When it comes to personal security best practices, there are some pieces of advice that are universally good ideas:

  • Use a password manager to create strong unique passwords
  • Lock and encrypt all your computers and mobile devices
  • Use 2-Factor Authentication on your important online accounts (email, banking, social media)
  • Keep your devices up-to-date with the latest security patches
  • Be cautious of what networks you connect to (free WiFi comes at a cost)

This is pretty good advice for everyone, and if you are not already doing most of the above, this list is a good place to start when trying to improve your personal security. Beyond that, however, each of us interact with the connected world in different ways. As a result of this, the risks and threats we face can vary drastically. If I were to give you advice on how to be ‘super safe’ on the Internet, I would probably overwhelm you with a number of technical processes and technologies that would seem like a monstrous challenge to implement. You would also find that implementing those recomendations would also drastically change your experience and the ease with which you currently interact with technology.

“But… If being ‘super safe’ is so much work, how do you do it?”

Thanks for asking. I believe that for the typical user, small adjustments in behavior can drastically improve their personal security and safety. What we can do is determine where you are at the most risk, then implement small precautions that can be taken to reduce that risk.

“Yes, but how?”

Well, for that you need a “Personal Threat Model”. Your personal threat model is something you develop and refine over time to evaluate the risks associated with protecting your most valuable assets. In the coming weeks, I will be sharing the full details of how to create your own personal threat model at the upcoming Atlantic Security Conference. After the talk, check back here for the full video. Until then, let me share the basics.

Creating your Own Personal Threat Model

To create your own personal threat model, ask yourself the following questions, take some notes, and think about it a bit:

  • What are the assets you care most about protecting? (emails, images, video, your location, identity, financial information, etc.)
  • Who are the different user groups you interact with? (friends, family, employer, random person on the train)
  • What are the systems where your data is stored? (Websites you frequent, devices, and services)
  • How do all of these things interact? (It usually helps to draw a picture)
  • What are the rules I want to maintain? (Who can see my pictures? How much can my employer know about me?)
  • What are the top threats that I am worried about?
  • What steps can I take to best protect against the top threats?

I went through this process in detail and ended up with the following diagram that describes the way I interact with the world. By no means do you have to be as detailed, but if it helps you get an idea for what your threats may be, feel free to use it as a template.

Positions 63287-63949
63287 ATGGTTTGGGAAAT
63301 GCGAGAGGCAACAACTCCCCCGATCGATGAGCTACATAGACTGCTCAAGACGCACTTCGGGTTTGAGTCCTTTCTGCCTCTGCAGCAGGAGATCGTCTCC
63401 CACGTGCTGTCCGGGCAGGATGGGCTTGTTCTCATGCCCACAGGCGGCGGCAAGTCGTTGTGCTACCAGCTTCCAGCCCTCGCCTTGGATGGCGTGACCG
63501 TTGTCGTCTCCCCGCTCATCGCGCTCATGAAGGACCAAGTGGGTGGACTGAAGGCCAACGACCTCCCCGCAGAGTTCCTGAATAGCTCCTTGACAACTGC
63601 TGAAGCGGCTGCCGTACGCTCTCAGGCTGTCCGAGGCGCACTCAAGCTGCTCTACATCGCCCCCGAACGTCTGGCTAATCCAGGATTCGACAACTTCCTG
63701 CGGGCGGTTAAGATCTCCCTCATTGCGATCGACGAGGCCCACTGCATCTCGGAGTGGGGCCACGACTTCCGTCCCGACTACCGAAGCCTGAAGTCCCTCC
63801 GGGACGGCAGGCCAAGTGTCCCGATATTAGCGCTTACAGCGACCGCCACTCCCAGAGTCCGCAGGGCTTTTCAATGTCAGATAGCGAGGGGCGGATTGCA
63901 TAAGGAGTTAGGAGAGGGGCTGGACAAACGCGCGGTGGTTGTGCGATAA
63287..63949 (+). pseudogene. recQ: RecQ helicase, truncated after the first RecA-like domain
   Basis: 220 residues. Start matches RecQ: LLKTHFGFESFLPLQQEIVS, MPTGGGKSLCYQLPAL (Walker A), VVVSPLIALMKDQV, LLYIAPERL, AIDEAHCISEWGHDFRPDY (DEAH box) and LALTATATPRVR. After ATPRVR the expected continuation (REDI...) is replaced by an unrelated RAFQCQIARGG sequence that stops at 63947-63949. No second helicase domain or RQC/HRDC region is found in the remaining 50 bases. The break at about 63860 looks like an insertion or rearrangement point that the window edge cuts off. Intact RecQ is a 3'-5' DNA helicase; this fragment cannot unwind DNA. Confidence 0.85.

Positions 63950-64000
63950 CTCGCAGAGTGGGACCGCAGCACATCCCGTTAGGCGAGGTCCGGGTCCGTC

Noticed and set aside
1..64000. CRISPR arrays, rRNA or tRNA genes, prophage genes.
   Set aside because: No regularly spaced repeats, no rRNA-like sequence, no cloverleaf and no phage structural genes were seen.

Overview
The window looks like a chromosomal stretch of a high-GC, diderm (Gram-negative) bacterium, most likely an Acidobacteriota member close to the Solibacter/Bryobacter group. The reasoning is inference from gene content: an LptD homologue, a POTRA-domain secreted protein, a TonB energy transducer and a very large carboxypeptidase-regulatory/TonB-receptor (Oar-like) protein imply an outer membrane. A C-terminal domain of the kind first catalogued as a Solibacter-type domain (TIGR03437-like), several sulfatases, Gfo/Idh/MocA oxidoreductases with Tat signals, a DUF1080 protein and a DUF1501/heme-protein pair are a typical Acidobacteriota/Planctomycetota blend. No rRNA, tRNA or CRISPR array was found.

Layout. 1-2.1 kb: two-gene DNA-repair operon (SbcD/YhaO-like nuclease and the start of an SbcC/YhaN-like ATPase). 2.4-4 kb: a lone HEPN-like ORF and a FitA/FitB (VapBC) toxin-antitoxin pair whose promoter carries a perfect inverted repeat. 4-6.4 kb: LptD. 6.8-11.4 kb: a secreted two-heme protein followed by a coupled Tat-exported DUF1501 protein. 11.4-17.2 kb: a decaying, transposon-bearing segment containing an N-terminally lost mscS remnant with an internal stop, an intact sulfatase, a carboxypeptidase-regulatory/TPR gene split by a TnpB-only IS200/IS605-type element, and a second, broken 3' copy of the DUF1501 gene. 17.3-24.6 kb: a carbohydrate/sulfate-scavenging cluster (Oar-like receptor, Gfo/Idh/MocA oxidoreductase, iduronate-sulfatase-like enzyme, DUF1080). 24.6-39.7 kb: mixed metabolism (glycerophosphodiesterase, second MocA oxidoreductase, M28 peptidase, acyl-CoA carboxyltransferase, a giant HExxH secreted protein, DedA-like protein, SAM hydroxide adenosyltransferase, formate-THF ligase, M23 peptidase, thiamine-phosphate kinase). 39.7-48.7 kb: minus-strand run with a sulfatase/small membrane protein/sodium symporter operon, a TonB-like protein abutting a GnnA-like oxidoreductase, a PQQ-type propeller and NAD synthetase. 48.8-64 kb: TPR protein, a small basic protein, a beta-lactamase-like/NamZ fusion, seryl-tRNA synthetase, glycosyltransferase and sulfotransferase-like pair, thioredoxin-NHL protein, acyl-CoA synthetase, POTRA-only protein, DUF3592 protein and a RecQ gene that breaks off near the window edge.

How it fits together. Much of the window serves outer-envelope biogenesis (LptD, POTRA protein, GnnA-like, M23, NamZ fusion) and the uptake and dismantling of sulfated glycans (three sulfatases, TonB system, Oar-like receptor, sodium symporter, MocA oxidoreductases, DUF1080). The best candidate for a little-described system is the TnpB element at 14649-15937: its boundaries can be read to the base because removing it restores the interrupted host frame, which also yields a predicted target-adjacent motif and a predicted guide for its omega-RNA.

Screen Shot 2017-04-17 at 10.35.15 AM.png

With this diagram and answering all the above questions, I came up with the following top 7 threats that I am most concerned about:

  1. Unauthorized read of sensitive personal media
  2. Unauthorized creation, read, update, or delete of financial information
  3. Unauthorized read, update, or delete of business assets
  4. Unauthorized read of authentication credentials
  5. Unauthorized read of personal communications
  6. Unauthorized read of sensitive information not disclosed publicly (all other groups)
  7. Foreign government can read authentication credentials or business assets

For me, protecting business, financial, and personal assets are very important, so this is where I will focus my energy. When it comes to defense, I do the following things (amongst many others):

  • Use a password manager to protect and manage authentication credentials
  • Take great care about not storing business assets insecurely
  • Take burner devices when I cross a national border
  • Use the Signal app to communicate with close friends, my lawyer, and other contacts
  • Frequently review financial statements and carefully track where I supply financial information online

You might not need to take the same precautions as me when it comes to protecting business assets or sensitive conversations, and that’s ok. You may notice that nothing in my top 7 list mentions things like anonymity or worrying about people knowing my location. Although this is a concern, it is not among my top concerns. For some people, say hiding from a stalker or abusive partner, this list might look drastically different.

The point that I want you to take away from this post is that you don’t have to stress about doing everything perfectly, just start making small changes where you can have the most impact on your security posture and personal safety. For a full walkthrough on how to build your own personal threat model, be sure to check out my full talk at AtlSecCon or check back to this post once the video has been posted.

If you have any questions please feel free to reach out to me directly on twitter @mrvaughan. If you came to this post because you are looking for security advice because you are greatly concerned for your safety, please don’t hesitate to reach out directly, and I will do my best to connect you with additional resources.